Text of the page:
Balance. That’s the word I think about when contemplating how families need to think about education funding. According to Merriam-Webster, there are many definitions of balance, but the one that seems most apt for education is “the equipoise between contrasting, opposing, or interacting elements.” For example, “the balance we strike between security and freedom” or in the case of education, “the balance you strike between funding a child’s near or long-term future and your own financial independence.”
During the early years, that might mean whether your family can afford to have one parent stay at home or work. When faced with this choice, you need to account for the loss of potential earnings (and retirement contributions) and the cost of day care or baby sitters. As kids get older, the case for putting a child’s education needs first is compelling: according to research from the Federal Reserve Bank of St. Louis, the amount of money earned over a career increases with attainment of education.
Lifetime Earnings by Education Level:
High school diploma =$1,777,152 (48 years)
Associate’s degree = $1,999,712 (46 years)
Bachelor's degree = $2,683,824 (44 years)
You will also notice that on average, those with more education are able to retire earlier and they are consistently less likely to become unemployed during their careers.
These numbers might encourage you to pull out all of the stops when it comes to funding your kids’ education, but the tricky part is that you still need to take care of yourself. After all, there are a myriad of options to help fund college: financial aid, scholarships, work-study and loans. But none of these will be available for your retirement.
So where to start? As always, the best bet is to create a game plan with a CERTIFIED FINANCAL PLANNER™ professional. The plan will incorporate education and retirement funding with other cash flow needs. You may want to plug in some numbers for college, but keep in mind that prices vary dramatically. As you begin to investigate the options, note that there is a big difference between the published price of tuition and fees and the price after grants and scholarships have been applied. Schools now use “net price,” which is the average price students pay, including tuition and required fees, books and supplies, and room and board, after accounting for grant and scholarship money received. The national average net price for a public school is $12,272, while the national average net price for a private school is $21,778.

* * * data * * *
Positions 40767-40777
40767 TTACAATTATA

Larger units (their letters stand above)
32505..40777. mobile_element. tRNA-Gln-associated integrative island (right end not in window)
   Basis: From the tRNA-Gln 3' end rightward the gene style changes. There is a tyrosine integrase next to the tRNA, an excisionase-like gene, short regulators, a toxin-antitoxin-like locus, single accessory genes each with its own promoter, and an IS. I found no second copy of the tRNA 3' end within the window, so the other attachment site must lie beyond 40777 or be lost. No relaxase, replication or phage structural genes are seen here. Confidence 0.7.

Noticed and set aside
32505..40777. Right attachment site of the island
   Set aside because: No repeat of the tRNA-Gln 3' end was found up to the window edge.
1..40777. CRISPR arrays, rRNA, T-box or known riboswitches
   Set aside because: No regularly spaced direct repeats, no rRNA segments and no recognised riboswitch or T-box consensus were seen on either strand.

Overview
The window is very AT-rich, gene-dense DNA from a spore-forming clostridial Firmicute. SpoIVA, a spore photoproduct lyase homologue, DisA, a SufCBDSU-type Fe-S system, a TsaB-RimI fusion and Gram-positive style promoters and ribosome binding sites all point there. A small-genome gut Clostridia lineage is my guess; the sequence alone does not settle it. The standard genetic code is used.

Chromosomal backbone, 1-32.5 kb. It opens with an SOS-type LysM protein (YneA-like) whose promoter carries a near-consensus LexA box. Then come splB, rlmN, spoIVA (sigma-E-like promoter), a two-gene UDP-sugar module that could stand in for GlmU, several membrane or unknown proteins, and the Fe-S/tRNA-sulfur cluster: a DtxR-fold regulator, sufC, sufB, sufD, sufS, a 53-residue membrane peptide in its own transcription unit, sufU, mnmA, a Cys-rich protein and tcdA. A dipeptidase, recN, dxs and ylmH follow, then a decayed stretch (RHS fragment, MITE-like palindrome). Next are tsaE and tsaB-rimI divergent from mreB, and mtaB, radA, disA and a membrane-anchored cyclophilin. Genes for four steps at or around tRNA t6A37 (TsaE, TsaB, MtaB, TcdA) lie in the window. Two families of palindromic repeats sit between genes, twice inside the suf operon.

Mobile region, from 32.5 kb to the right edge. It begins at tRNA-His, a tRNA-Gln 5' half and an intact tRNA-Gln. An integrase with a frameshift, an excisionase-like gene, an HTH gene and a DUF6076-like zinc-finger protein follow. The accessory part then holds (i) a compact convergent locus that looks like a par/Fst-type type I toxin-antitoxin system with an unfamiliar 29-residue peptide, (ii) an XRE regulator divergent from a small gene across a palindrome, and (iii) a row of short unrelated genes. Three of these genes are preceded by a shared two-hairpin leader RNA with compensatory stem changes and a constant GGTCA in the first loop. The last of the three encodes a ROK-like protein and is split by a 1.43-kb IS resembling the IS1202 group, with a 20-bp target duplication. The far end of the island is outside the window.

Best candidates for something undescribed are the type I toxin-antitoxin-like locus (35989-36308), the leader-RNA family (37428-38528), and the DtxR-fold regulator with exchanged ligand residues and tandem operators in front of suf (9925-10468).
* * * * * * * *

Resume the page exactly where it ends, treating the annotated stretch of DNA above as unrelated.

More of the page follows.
With that information in hand, you may joyfully discover that you can fully fund both education and retirement, but more likely, you’ll need to make tough choices. The plan should also be able to reveal whether education decisions will saddle young graduates or their families with debt burdens that prevent them from reaching their other financial goals.
With the plan in place, it is also important to communicate with your kids. According to best selling financial author Beth Kobliner, “Talking with your kid about college when he’s a freshman in high school – or even at the end of eighth grade – may seem premature. All that stuff will work itself out in a couple years, right? Think again. The financial aid and college admissions process will be stressful no matter what, but waiting will only make it worse. By not talking about your kid’s college possibilities and your own expectations now, you could end up disappointing him (and let’s face it, yourself) down the road if he’s thinking one thing and you’re envisioning another.”
If you are having a tough time figuring out how to actually start the conversation, I recommend Beth’s website, where she offers written and video examples for every stage of the education funding process.